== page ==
The study found 143 loci where somatic copy numbers were varied based on genetic ancestry.
A comparison of prostate cancer somatic copy number alterations (sCNA) and tumor immune content in Black patients and White patients with prostate cancer shows apparent links between genetic ancestry and tumor characteristics.
Writing in JCI Insight, study authors noted that Black men in the United States are more than twice as likely to die from prostate cancer than White men. That difference is likely due to multiple factors, they said, including access to care. However, they also noted that fewer Black patients have undergone immunogenic profiling. What profiling has taken place suggests there may be significant genomic and tumor immune microenvironment (TME) differences between Black and White men.
“Though sCNA prevail over mutations as the most common genomic alteration in prostate cancer and may be linked to changes in the immune TME, few prior studies have systematically compared the copy number and immune landscapes of primary prostate cancers using diverse and grade-matched cohorts,” the authors said.
In the new study, they recruited 145 self-identified Black participants and 145 self-identified White participants, all of whom had surgically treated prostate cancer. The participants were matched by Gleason grade group, and findings were adjusted for preoperative prostate-specific antigen (PSA) and age.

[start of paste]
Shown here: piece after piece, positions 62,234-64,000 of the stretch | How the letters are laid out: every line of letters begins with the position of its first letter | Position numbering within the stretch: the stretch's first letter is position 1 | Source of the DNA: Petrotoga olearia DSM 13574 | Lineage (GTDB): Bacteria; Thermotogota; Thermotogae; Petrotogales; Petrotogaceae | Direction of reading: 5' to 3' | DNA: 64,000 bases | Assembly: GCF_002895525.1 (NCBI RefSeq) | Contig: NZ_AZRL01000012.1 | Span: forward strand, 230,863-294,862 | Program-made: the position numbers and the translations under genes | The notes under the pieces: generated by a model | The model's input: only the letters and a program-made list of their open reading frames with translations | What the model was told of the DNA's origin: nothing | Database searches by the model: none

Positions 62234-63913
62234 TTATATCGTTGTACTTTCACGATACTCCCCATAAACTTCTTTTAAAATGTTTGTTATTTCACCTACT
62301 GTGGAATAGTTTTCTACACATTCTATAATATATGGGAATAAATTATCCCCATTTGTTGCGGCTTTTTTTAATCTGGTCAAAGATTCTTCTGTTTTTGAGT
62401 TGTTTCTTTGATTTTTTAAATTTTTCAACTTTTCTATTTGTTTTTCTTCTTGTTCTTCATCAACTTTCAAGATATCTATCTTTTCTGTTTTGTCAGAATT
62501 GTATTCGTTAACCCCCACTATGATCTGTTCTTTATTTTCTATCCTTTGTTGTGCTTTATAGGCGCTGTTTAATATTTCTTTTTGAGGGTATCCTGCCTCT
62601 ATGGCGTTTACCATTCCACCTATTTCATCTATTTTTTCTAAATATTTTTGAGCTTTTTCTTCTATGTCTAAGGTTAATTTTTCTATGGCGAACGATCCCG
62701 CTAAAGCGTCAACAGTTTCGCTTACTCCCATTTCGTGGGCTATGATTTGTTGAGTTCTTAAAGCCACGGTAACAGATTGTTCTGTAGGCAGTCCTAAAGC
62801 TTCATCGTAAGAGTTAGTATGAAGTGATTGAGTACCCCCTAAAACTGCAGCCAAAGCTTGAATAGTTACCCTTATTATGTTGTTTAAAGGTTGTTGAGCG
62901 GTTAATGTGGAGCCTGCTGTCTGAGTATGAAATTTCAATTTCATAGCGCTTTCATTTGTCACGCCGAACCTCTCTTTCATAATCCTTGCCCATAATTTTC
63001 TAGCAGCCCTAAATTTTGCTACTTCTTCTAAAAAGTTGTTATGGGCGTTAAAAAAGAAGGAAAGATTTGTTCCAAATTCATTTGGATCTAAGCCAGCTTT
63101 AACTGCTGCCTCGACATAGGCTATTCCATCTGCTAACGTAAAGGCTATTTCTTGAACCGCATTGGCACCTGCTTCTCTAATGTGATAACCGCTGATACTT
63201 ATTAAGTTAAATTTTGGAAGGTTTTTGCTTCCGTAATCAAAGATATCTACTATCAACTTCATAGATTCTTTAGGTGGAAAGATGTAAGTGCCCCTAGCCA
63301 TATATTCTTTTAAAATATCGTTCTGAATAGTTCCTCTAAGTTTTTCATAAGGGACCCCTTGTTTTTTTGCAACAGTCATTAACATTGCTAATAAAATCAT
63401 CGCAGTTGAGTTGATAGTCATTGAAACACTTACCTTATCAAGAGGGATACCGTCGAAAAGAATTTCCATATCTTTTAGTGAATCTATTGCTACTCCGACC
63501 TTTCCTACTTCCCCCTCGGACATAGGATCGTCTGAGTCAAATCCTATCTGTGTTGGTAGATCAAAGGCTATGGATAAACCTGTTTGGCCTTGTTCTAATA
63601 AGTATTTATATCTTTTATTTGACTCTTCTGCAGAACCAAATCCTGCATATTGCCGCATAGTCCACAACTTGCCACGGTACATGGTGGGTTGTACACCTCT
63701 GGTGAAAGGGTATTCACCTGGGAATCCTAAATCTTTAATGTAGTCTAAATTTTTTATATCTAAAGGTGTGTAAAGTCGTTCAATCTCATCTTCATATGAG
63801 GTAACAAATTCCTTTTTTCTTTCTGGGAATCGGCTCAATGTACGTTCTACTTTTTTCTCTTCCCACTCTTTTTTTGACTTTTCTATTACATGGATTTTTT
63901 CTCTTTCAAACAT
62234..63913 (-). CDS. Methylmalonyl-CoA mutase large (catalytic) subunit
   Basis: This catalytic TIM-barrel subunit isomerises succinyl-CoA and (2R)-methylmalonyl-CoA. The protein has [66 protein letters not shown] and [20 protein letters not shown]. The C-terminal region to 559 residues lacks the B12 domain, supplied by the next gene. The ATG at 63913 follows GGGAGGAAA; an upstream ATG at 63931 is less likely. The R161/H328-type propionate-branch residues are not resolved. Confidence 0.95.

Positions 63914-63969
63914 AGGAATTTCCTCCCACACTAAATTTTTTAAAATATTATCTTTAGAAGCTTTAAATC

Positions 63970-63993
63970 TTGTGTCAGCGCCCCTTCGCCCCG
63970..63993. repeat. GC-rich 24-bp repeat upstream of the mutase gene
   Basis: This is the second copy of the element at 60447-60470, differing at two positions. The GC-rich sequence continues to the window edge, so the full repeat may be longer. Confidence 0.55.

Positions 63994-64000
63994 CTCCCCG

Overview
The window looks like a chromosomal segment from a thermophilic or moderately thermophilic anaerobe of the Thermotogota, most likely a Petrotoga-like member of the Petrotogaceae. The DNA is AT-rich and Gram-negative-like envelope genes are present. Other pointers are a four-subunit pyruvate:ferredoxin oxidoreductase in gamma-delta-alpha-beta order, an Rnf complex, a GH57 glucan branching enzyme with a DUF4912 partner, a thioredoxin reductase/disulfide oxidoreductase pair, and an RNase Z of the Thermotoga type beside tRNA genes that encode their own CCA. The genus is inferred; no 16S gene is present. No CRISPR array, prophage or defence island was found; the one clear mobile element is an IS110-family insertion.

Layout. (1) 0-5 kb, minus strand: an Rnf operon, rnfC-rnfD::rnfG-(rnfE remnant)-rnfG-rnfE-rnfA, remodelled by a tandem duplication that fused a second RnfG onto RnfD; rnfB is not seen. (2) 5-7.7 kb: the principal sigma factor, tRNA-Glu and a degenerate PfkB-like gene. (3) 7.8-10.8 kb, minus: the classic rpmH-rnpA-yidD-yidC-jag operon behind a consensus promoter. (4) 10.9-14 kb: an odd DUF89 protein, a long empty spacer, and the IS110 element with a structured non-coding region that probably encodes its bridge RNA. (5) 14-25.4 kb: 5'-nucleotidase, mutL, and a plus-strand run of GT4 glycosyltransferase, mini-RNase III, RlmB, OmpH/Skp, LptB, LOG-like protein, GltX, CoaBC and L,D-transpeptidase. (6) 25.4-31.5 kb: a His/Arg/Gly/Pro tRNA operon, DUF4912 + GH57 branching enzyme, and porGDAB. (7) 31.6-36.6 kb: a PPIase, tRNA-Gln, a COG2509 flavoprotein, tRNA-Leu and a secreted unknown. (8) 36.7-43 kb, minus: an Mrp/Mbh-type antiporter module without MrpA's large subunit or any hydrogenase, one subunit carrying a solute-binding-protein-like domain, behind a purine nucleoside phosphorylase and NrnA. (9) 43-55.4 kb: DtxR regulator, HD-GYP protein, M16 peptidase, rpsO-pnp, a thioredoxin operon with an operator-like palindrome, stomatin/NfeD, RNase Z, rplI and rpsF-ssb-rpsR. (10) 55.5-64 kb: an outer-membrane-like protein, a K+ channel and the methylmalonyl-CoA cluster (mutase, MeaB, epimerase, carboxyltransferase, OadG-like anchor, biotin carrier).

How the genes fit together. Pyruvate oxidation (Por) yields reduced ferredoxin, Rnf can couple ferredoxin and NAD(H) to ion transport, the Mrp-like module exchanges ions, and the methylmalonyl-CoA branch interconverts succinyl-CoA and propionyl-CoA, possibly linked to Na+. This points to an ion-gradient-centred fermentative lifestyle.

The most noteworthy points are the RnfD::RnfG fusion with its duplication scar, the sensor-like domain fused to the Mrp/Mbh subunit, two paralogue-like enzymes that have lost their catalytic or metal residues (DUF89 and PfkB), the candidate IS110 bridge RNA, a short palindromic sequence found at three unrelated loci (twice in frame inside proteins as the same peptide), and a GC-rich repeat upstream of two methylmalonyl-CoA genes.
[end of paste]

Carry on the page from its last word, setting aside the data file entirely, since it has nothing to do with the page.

The investigators found 143 loci where the copy number was significantly tied to percentage of African ancestry. Those variances were clustered on chromosomes 6p, 10q, 11p, 12p, and 17p, they said.
“Multivariable Cox regression models adjusted for age, preoperative PSA levels, and Gleason Grade Group revealed that chromosome 8q gains (including MYC) were significantly associated with biochemical recurrence and metastasis, independent of genetic ancestry,” they said.
They also found that regulatory T-cell (Treg) density in Black and White patients was closely correlated with the percentage of a patient’s genome that was altered.
“Taken together, our findings identify specific sCNA linked to genetic ancestry and outcome in primary prostate cancer and demonstrate that Treg infiltration varies by global sCNA burden in primary disease,” the authors said.
They noted some limitations to their findings. First, they said it was not possible to obtain germline blood or saliva samples, given the long interval between patients’ treatment and this analysis.
“The lack of these data precluded germline normalization on a case-by-case basis, and we instead used a pooled subset of normal prostate tissues for normalization and a large race-matched cohort of normal colon tissue samples for filtering for gCNV [germline copy number variation],” they wrote.
The authors said there is no known evidence that tumor-specific gCNV might affect the colon but not the prostate, but they said they cannot exclude that possibility. They also noted that this was a single-center, single-region study, among other limitations. Still, they said their study amounts to a first-of-its-kind comparison.
“After extensive validation, we provide the first comprehensive mapping to our knowledge of genomic loci where loss or gain is associated with genetic ancestry, and we demonstrate that the global sCNA burden of prostate tumors does not vary by ancestry,” they said.
Vidotto T, Imada EL, Faisal F, et al. Association of self-identified race and genetic ancestry with the immunogenomic landscape of primary prostate cancer. JCI Insight. Published online February 8, 2023. doi:10.1172/jci.insight.162409